May GI Symptoms Be Overlooked in Coronavirus Cases?
Who is infected with 2019 novel Coronavirus (2019-nCoV)?
Gastrointestinal symptoms, which had not been considered primary clinical features of the novel coronavirus were observed within the first U.S. case of the illness, researchers found.
Coronavirus RNA was detected within the patient’s stool sample on day 7 after illness, and therefore the patient’s clinical symptoms included a 2-day history of nausea and vomiting before admission, consistent with Michelle Holshue, MPH, of the CDC in Atlanta, and colleagues.
The patient, age 35, presented with these gastrointestinal (GI) symptoms and dry cough, but no shortness of breath or pain. On the second day of hospitalization, the patient passed a loose movement and reported abdominal discomfort, they stated during a brief report within the New England Journal of Drugs.
Similarly, another NEJM report found that the adult son, age 27, of the family cluster of cases in Vietnam, also reported GI symptoms before admission, including fever, vomiting, and loose stools.
Susan Kline, MD, spokesperson for the Infectious Diseases Society of America, told MedPage Today that other coronaviruses might be shed in the stool, although there’s not much known about this virus at now.
But GI symptoms are often a clinical feature of coronaviruses and were “not unusual” during the SARS outbreak, she added.
Specifically, Kline noted prior research that SARS may are transmitted through the sewer system during a Hong Kong apartment house, where the index patient had diarrhea and used the restroom there, the virus spreading through both person-to-person contact and environmental contamination, researchers noted.
And it isn’t just coronaviruses. Kline said that while not thought of because of the predominant presentation, several illnesses have featured vomiting and diarrhea, like influenza and even Ebola.
“It wasn’t recognized early that [Ebola] patients had prominent diarrhea. Later, as [there were] reports of huge numbers of patients, it became more obvious that it might be a predominant a part of the illness,” she said.
Kline added that within the case of SARS, it had been helpful to possess information about nausea, vomiting, and diarrhea, because up until that time, those symptoms hadn’t been emphasized within the “patients under investigation” definition.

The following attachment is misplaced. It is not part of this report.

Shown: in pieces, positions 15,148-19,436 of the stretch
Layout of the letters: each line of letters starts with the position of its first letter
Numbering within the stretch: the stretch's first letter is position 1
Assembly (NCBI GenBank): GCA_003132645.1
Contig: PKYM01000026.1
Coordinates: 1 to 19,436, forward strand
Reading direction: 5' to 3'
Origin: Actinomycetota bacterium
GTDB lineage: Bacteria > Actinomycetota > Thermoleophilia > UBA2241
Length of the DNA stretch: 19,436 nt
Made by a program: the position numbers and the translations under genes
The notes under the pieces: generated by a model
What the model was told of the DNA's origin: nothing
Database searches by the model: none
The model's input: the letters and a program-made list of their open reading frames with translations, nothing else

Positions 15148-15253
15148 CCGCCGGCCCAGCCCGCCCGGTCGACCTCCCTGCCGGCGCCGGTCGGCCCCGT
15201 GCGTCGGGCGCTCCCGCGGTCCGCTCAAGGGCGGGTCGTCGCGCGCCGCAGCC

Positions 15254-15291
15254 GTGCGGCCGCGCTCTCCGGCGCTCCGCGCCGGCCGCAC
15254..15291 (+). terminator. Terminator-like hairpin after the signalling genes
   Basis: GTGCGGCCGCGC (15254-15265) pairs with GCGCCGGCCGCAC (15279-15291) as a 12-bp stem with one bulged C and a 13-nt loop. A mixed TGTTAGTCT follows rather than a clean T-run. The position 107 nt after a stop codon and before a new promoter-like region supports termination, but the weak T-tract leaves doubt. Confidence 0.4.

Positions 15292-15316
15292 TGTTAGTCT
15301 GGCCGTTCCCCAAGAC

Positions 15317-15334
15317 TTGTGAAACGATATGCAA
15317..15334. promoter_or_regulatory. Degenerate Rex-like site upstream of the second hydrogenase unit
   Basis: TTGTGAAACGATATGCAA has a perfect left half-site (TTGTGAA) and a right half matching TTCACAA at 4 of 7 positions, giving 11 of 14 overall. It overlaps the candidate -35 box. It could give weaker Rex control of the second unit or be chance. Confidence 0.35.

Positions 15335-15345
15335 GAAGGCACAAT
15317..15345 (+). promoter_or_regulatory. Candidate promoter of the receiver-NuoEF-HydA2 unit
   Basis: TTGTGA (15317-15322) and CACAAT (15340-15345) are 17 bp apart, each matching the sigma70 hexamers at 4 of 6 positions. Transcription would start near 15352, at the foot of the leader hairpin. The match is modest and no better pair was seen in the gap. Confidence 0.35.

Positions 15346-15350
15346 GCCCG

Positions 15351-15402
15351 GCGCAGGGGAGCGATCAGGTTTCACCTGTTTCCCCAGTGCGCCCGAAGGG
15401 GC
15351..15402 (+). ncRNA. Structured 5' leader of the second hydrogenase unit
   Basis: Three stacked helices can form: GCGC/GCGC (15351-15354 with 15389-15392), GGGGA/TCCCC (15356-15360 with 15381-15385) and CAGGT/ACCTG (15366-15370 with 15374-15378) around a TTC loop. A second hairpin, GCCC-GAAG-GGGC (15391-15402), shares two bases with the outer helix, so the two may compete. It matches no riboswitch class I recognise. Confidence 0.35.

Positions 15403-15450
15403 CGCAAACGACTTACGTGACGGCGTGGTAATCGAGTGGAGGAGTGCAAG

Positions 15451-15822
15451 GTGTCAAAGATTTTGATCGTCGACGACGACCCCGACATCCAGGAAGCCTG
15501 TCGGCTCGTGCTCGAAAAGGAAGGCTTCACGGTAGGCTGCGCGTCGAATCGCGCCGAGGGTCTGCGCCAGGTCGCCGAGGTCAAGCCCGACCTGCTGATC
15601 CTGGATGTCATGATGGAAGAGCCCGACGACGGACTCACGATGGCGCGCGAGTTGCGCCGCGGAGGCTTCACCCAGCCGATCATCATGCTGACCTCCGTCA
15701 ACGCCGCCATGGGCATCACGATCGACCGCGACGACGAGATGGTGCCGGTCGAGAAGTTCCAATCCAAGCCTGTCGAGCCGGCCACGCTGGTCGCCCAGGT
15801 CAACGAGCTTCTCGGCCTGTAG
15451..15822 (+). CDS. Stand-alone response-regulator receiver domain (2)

The same could be true for novel coronavirus.
“I think it might be helpful to possess some additional comments there that patients may have gastrointestinal symptoms,” she said. “That would be helpful for clinicians to possess, in order that they could a minimum of considering that a patient with novel coronavirus may need vomiting or diarrhea.”
However, in terms of a novel coronavirus, Kline said that it is vital to not assume that each one patient are having these symptoms, as illnesses never have uniform symptoms and there is often “quite a spectrum of disease.”
Holshue and colleagues wrote that detection of novel coronavirus RNA on days 4 and seven within the upper tract is “suggestive of high viral loads and potential for transmissibility.” They also found that while the patient’s serum tested negative for novel coronavirus, “viral RNA has been detected in severely ill patients in China,” but that the clinical significance of detecting viral RNA outside the tract is “unknown” at this point.
They detailed the progress of the patient’s illness, starting with mild symptoms, eventually ending up with pneumonia on day 9, with the onset of dyspnea, or shortness of breath, on day 8. Researchers noted the patient was treated with redelivering for compassionate use, though randomized trials are needed to work out its safety and effectiveness in patients with novel coronavirus, they added.
As of January 30, the patient is described as afebrile, with all symptoms resolving with the exception of his cough. He remains hospitalized.
“Some seem pretty mild, a minimum of some are been more severely ill [and] there are some ups and downs,” she said, adding that thus far, there are no deaths from novel coronavirus within the U.S.
Currently, there are 167 patients under investigation within the U.S., with test results pending on 82 patients.
Who are infected with the 2019 novel coronavirus (2019-nCoV)?
If you have traveled from China within the last 14 days, you should continue to be vigilant about monitoring yourself for fever and lower respiratory symptoms such as cough and shortness of breath. However, not all affected individuals will exhibit all symptoms, and if you have any symptoms at all.
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